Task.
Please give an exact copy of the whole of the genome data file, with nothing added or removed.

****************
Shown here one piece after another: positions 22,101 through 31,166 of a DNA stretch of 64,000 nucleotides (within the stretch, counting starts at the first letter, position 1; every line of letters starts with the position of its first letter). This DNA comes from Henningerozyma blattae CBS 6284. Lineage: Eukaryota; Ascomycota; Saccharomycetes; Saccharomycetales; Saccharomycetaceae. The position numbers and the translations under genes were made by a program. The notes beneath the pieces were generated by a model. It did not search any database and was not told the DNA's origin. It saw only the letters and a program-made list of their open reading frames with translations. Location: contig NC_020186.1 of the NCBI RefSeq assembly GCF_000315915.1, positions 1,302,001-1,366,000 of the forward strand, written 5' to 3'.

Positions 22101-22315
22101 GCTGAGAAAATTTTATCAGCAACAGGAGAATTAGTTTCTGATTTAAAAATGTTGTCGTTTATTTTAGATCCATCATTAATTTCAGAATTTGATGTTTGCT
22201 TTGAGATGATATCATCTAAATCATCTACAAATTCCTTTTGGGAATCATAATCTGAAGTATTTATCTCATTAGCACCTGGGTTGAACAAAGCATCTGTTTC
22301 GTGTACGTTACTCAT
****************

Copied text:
Shown here one piece after another: positions 22,101 through 31,166 of a DNA stretch of 64,000 nucleotides (within the stretch, counting starts at the first letter, position 1; every line of letters starts with the position of its first letter). This DNA comes from Henningerozyma blattae CBS 6284. Lineage: Eukaryota; Ascomycota; Saccharomycetes; Saccharomycetales; Saccharomycetaceae. The position numbers and the translations under genes were made by a program. The notes beneath the pieces were generated by a model. It did not search any database and was not told the DNA's origin. It saw only the letters and a program-made list of their open reading frames with translations. Location: contig NC_020186.1 of the NCBI RefSeq assembly GCF_000315915.1, positions 1,302,001-1,366,000 of the forward strand, written 5' to 3'.

Positions 22101-22315
22101 GCTGAGAAAATTTTATCAGCAACAGGAGAATTAGTTTCTGATTTAAAAATGTTGTCGTTTATTTTAGATCCATCATTAATTTCAGAATTTGATGTTTGCT
22201 TTGAGATGATATCATCTAAATCATCTACAAATTCCTTTTGGGAATCATAATCTGAAGTATTTATCTCATTAGCACCTGGGTTGAACAAAGCATCTGTTTC
22301 GTGTACGTTACTCAT